- The partnerships I formed were not partnerships. Large companies only help themselves. There was no financial basis for any of them, and no path to profit for me. I was taken advantage of as a result. I was excited to be associated with them, but the lower-level staff I was dealing with did not have the power to really help.
- The customer research I did was only around functionality. At no point did I really ask what, if anything, customers would actually pay. I made a series of self-delusional assumptions that cost me dearly.
- The alternatives to my product (publishing to all the platforms separately) took a little bit of additional time, but they were free. I just wasn’t adding enough value to overcome that – not because my software wasn’t good, but because the problem wasn’t worth solving.
The moral of the story is ‘Don’t do what I did’.
Is There a Better Way to Start a Business?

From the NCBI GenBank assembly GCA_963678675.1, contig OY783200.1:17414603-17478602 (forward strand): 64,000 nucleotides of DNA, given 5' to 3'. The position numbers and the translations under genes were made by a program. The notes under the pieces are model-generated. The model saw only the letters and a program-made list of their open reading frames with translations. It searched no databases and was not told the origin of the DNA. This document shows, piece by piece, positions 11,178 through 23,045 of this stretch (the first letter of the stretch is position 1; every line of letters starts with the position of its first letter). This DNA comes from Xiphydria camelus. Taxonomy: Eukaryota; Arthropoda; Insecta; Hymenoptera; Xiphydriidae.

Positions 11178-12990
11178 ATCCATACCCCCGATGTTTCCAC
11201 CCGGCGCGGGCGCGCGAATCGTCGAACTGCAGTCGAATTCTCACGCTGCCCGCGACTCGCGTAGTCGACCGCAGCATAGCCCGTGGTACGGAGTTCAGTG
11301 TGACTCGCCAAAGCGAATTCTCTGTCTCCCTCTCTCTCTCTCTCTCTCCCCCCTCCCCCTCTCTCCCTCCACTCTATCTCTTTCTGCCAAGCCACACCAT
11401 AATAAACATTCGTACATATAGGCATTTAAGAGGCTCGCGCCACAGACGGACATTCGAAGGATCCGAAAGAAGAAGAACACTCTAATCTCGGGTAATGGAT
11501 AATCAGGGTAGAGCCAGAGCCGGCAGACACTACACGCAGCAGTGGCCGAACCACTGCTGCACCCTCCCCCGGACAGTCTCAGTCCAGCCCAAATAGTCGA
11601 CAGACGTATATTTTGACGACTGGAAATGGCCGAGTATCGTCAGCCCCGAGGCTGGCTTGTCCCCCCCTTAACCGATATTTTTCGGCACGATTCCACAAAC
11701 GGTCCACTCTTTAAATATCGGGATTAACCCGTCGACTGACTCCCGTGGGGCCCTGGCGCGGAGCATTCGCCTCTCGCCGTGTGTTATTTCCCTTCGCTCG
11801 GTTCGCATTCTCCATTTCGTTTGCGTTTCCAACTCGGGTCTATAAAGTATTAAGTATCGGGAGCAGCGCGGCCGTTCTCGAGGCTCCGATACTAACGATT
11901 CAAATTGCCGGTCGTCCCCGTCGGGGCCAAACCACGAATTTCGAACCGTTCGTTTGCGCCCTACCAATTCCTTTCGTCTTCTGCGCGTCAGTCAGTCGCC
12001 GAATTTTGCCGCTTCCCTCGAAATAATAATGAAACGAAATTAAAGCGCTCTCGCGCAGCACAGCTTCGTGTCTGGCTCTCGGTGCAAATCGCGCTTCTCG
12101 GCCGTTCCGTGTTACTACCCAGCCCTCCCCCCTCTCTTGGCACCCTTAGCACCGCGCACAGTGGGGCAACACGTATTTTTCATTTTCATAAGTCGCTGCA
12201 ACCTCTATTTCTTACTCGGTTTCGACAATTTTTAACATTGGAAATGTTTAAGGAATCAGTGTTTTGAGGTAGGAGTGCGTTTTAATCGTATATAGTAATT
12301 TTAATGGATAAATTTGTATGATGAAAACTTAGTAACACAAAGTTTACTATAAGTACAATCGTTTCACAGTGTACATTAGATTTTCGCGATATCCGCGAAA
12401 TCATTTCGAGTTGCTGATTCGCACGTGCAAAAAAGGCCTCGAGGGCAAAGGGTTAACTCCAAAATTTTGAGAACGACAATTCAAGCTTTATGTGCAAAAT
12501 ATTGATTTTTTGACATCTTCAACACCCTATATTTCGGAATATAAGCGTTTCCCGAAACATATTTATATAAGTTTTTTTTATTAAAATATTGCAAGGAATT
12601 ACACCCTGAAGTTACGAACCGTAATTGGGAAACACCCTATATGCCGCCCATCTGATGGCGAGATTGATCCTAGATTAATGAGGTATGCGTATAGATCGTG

I believe that there is, and it is called ‘Lean Startup’. Since those first attempts at starting a business, I’ve had much more success when I start by thinking of the customer first.
What is Lean Startup?
Lean Startup is a different approach to starting a business. Using a mini business plan known as a Lean Canvas, the company is built incrementally, one customer at a time. Small experiments – radical innovations – are continuously performed until both a problem worth solving, and a customer segment that is willing to pay, are identified. Only then do you build out the product, and only when you have established a predictable growth, do you scale it.
Lean Startup comes from Steve Blank, a graduate of the University of Hard Knocks and Bitter Experience. The popularization of his thinking was achieved by Eric Ries in the 2011 book ‘Lean Startup’. It has since been developed out as a formal methodology – most significantly by Ash Maurya of LeanStack. As a startup methodology, it is characterized by continuous innovation, a focus on the customer acquisition funnel, and a preference for customers and problems over products and solutions.